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TothPix: Clint and Mac part 3

Making a return after a month hiatus from Toth Tuesdays due to an increasingly busy schedule, I'm picking up where last we left off, in the middle of page 8 of Alex Toth's Clint & Mac. As always, you can refer to and read in its entirety at Michael Sporn's splog.

There's this nice, large shot at the zoo in the middle of page 8, showing three main characters to the left, surrounded by an array of incidental characters. Great body language, folds and blackspotting here. A variety of textures are simply suggested throughout, including the impressionistic, Sickles-like rendering of the tress and bushes. And right near Clint & Mac, there's that turtle again...

The next page (9) is really sweet: great panel and page composition; a variety of angles; smart design, cropping and blackspotting; wonderful details on cars, buildings and inside the flat in the last frame. I blew out the color for this, as a couple minor elements were inexplicably colored a bright red, as you'll see, further below...

Toth opens the page with a wide establishing shot, the sidewalk edge creating the border of the lower left of the panel, Clint & Mac in the background on the right. It's all grounded with the solid black of the street surface. The vertical pattern on the gate on the upper right of the page balance the vertical stripes on a garment on the lower left of the page.

In these two panels from the middle tier (not facing panels), we see a couple nice overhead shots. Viewing Mac from above with his face obscured, we focus instead on his crouch and the card he's picking up. The angled of the sidewalk reinforce and carry through the angle above in panel 1. Strong shadows highlight the panel on the right, the building details picking up only some indirect light in the shadows. For coloring, it'd make more sense to have lightened the green of the truck catching light and using a mid-tone darker color in the background rather than that yellow. Ugh. The artist undermined!

Tons of detailed clutter in the final panel with various shapes, angles and  curves smartly knocked out in cool colors, Mr. Smith cropped by foreground elements, colored brightly to pop.

Smith is confronted by our heroes in these three panels forming the top tier of the next page (10). Smart composition, cropping and expression on Smith's face in panel 2. Love it!

Toth closes the page with a cool overhead of the boys and that car, the shadows of which bleed into the black of the street. Great juxtaposition of positive/negative space. The final two panels couldn't be simpler, but serve the story as we focus on the lock from the inside of the vehicle. and we see these boys so much in the story, it's nice to break things up and go with a silhouette in the last frame.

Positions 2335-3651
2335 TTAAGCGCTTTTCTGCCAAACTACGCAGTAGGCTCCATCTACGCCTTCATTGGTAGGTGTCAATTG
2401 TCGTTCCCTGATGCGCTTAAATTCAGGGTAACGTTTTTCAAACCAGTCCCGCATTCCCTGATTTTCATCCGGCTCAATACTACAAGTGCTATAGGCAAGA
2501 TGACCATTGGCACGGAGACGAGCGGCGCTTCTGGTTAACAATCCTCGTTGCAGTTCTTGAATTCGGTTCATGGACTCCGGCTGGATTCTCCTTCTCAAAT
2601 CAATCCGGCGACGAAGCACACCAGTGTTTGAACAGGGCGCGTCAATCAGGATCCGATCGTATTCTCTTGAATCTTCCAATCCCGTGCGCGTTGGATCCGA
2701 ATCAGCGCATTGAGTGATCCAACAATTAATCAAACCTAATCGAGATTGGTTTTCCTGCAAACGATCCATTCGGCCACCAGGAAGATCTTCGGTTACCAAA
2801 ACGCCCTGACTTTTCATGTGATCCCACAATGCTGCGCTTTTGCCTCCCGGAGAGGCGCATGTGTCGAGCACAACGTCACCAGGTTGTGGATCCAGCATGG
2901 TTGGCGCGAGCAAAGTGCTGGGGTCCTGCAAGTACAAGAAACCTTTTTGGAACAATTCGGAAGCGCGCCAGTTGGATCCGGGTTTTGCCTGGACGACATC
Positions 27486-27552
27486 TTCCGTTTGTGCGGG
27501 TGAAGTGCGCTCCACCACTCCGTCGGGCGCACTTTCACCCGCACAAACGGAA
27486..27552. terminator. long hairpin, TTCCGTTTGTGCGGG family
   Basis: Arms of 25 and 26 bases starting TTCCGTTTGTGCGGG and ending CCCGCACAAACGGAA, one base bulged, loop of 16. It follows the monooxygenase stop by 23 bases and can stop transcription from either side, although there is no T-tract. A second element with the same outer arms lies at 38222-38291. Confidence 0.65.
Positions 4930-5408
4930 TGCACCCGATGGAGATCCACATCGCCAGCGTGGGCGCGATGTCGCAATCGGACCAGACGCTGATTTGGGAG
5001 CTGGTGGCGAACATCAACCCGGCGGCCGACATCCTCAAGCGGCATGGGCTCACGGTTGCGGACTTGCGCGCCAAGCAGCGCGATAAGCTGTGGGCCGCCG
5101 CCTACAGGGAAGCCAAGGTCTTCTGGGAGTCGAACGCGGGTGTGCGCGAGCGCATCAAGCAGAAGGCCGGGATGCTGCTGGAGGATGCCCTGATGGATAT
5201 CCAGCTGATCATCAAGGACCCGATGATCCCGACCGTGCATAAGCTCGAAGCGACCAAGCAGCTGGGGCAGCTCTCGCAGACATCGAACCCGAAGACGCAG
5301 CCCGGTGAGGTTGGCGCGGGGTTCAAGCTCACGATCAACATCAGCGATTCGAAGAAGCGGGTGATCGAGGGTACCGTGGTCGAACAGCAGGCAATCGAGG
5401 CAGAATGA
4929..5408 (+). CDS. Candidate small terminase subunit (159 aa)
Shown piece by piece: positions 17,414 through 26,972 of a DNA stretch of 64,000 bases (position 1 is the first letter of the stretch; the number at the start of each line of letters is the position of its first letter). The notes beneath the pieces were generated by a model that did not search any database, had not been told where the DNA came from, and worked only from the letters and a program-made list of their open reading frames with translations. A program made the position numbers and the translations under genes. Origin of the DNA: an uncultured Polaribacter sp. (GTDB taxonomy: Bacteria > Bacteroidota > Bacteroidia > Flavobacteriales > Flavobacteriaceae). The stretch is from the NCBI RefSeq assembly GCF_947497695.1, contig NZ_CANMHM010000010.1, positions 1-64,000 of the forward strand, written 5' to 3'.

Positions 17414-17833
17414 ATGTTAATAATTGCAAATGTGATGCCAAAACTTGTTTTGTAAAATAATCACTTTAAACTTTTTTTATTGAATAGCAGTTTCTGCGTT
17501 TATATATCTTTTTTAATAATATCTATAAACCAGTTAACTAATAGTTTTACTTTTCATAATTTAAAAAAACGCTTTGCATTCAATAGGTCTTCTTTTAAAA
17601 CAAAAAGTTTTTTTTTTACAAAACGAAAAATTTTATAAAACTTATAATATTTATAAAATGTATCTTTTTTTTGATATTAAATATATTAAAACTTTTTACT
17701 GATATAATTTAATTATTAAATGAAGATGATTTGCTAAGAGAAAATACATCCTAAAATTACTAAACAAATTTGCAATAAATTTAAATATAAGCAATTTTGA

Next week: To the leather goods shop!


TothPix: Clint and Mac part 2

Continuing some favorite stuff from Alex Toth's Clint & Mac, story pages 5-8. As always, you can refer to and read in its entirety at Michael Sporn's splog.

Page 5, panel 2 - Nice cropping, depth, blocking and composition. Even if we can't see every bit of every character, we see all their expressions, even as he focuses our attention on that package. A tilt of a head, slant of a brim, and angles of the collar, book and cigarette lead the reader's eye through the back & forth through the panel.

This last panel of the same page was colored strangely, what with a bright orange on the bus and and inexplicable bright red on the side of the building - so I blew out the color to better see this 3/4 overhead. Great composition, perspective, angles, detail, shadows and reflections. The four principle characters are not centered, but offset within the drawing. Sharp stuff!

Cool action panel; the bottom tier of page 6. Besides a few action and impact lines, the action is naturalistic - Toth lets folds, shadows and flailing ties carry and convey most of the action. Mac's pose is a little static, but it's fun to see his fist in the face of that doofus. I love how Clint's own fist juts into and obscures part of his face.

Page 7, panel 1: Low POV as the brutes make their escape, silhouetted legs in the foreground.

Another character is introduced a couple panels later, distinct from all the others we've already seen. Toth mixes it up! Nice background detail and slanting shadows.

Simple panel, the last of the page. He keeps the lower half of the frame open, so the car really pops, and boy could he drew 'em! It's fairly centered in the panel for a change, yet with the exhaust, curve of the street, sidewalk and wall, it's interesting. Not much going on with  drawing here, it seems, but he conveys plenty with what he does draw - the dots and slashes for foliage, a few bricks, a simple holding line for the smoke trail and those patented dots on the street for texture.

Atop page 8, Toth leads off with these two sweet frames across the top tier. Strong verticals frame and separate the space, but it's the curves and angles he uses that link the two, lead the eye through and again highlight the important objects: the coin and the package. A hand, a hat, a head and the car obscure and crop faces and figures. The head tilt on Mr. Toby is very well drawn - completely natural. In the second panel, if we'd see more of him we wouldn't focus as much on the transfer of that package.

Here's a closer look...

And of the other...

Thank you, Mr. Toby! See you next week, folks.


TothPix: Clint and Mac part 1

I blogged last week about a favorite Toth panel, so I've caught the bug and will feature favorite panels/pages from his Clint & Mac adaptation, which you can read in its entirety at Michael Sporn's splog.

Nice opening panel to kick off the Clint & Mac story. It's a straight-on, symmetrical shot, the POV from slightly below. Great, casual body language on the characters, mid-step, each with a cock of the head. Those spotted blacks ground the frame; so solid. The shadows add to that, and fall so naturally. We should all study and observe light source and shadows as Toth obviously did.